Serum PFAS and Urinary Phthalate Biomarker Concentrations and Bone Mineral Density in 12-19 Year Olds: 2011-2016 NHANES

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Endocrinology, Pediatrics

Journal Title

The Journal of clinical endocrinology and metabolism

MeSH Headings

Adolescent; Adult; Bayes Theorem; Biomarkers; Bone Density; Child; Cross-Sectional Studies; Environmental Pollutants; Female; Fluorocarbons; Humans; Male; Nutrition Surveys; Phthalic Acids; Young Adult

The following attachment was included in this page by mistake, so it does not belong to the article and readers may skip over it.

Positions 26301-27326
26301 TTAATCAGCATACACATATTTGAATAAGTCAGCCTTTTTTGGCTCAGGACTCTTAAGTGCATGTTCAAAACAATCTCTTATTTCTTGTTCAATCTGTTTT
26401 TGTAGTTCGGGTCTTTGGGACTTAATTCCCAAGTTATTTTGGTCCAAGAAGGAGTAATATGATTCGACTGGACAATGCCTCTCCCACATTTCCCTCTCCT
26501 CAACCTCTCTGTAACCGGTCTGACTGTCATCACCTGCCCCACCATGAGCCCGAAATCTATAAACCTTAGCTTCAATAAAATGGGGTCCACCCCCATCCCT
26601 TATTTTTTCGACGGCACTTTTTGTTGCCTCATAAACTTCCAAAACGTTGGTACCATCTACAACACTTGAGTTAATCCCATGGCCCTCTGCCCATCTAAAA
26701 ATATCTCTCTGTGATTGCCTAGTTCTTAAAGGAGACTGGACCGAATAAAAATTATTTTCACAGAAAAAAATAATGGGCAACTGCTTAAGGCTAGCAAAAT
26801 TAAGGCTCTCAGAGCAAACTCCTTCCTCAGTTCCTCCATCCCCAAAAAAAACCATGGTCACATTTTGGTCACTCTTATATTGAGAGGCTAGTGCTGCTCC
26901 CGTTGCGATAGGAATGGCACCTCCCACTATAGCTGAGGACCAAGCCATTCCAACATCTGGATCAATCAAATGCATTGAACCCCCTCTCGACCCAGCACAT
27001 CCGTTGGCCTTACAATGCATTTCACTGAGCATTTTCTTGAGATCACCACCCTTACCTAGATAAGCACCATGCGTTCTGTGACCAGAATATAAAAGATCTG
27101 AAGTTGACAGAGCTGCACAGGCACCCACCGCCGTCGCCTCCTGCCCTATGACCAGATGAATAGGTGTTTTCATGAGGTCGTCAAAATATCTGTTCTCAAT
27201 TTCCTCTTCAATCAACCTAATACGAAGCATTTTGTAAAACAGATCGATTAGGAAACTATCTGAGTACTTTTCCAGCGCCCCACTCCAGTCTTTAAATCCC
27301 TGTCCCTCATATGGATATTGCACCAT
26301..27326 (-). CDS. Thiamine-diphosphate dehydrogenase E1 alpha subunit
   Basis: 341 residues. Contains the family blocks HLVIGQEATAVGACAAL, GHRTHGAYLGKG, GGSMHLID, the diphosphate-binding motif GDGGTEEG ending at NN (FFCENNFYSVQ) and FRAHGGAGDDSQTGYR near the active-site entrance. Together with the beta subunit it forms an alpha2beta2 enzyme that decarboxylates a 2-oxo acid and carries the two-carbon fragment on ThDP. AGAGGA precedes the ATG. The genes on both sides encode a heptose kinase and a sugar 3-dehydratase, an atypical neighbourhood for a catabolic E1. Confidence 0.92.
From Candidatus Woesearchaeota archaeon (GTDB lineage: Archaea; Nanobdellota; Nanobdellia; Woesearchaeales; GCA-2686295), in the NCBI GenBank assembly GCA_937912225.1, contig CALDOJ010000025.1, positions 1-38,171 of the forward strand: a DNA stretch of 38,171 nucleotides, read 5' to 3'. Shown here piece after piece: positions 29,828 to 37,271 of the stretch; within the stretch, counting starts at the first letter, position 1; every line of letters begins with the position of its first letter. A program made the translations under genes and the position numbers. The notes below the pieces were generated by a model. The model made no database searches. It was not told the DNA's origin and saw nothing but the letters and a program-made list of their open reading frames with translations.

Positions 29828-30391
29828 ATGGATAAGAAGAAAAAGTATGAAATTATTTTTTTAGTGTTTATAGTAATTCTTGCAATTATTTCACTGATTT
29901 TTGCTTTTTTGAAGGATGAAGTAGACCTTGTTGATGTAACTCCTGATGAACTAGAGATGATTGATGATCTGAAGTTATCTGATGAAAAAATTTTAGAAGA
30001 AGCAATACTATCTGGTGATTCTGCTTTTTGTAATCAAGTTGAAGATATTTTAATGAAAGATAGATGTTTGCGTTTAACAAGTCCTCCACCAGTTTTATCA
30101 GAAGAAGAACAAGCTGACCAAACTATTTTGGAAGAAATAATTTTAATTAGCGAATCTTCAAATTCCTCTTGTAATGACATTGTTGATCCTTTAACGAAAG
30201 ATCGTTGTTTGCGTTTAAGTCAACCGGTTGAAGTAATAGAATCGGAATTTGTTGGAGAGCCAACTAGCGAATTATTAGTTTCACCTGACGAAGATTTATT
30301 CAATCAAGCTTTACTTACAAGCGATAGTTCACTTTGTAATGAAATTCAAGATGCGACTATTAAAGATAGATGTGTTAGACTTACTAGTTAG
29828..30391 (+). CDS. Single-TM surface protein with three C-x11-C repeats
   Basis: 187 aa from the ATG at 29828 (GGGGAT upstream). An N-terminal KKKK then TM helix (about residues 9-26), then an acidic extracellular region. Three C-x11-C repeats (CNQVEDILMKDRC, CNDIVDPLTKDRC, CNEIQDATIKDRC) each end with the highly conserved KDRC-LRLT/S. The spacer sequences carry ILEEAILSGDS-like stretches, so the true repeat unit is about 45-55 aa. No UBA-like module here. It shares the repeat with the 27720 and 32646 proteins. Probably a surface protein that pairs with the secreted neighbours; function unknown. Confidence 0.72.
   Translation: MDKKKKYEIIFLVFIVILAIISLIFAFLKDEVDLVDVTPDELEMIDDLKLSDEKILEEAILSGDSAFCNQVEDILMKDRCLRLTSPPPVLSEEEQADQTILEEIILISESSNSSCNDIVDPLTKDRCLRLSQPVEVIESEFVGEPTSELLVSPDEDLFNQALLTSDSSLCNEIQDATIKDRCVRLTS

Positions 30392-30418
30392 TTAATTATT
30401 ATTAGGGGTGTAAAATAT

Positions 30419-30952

CONTEXT: Per- and polyfluoroalkyl substances (PFAS) and phthalates are 2 families of environmental endocrine disruptors that may be associated with areal lower bone mineral density (aBMD). OBJECTIVE: To examine associations between serum PFAS and urinary phthalate biomarker concentrations and their mixtures with aBMD Z-scores in adolescents. DESIGN, PATIENTS, AND MEASURES: We examined serial cross-sectional data from male (n = 453) and female (n = 395) 12- to 19-year-old participants in the 2011 through 2016 National Health and Nutrition Examination Survey with measures of serum PFAS, urinary phthalate metabolites, and dual-energy X-ray absorptiometry aBMD Z-scores (total body less head). In sex-specific models, we used linear regression to examine associations of individual PFAS and phthalate biomarkers with aBMD Z-scores, and Bayesian kernel machine regression to examine the association of the overall PFAS/phthalate biomarker mixture with aBMD Z-scores. We replicated the analysis, stratifying by race/ethnicity. RESULTS: Participants were (mean ± SD) 15 ± 2.1 years of age. In males, each doubling of serum perfluorooctanoate (PFOA), perfluorooctane sulfonate, urinary mono-isobutyl phthalate (MiBP), mono-n-butyl phthalate, and the overall PFAS/phthalate mixture was associated with a lower aBMD Z-score (eg, for PFOA: -0.24; 95% CI, -0.41 to -0.06). Serum PFOA and urinary MiBP were associated with higher aBMD Z-scores in females (eg, for PFOA: 0.09; 95% CI, -0.07 to 0.25). Findings did not differ by race/ethnicity. CONCLUSIONS: Certain PFAS and phthalates may be associated with reduced bone mineral density in adolescent males. Bone mineral density tracks across the life course, so if replicated in longitudinal cohorts, this finding may have implications for lifelong skeletal health.

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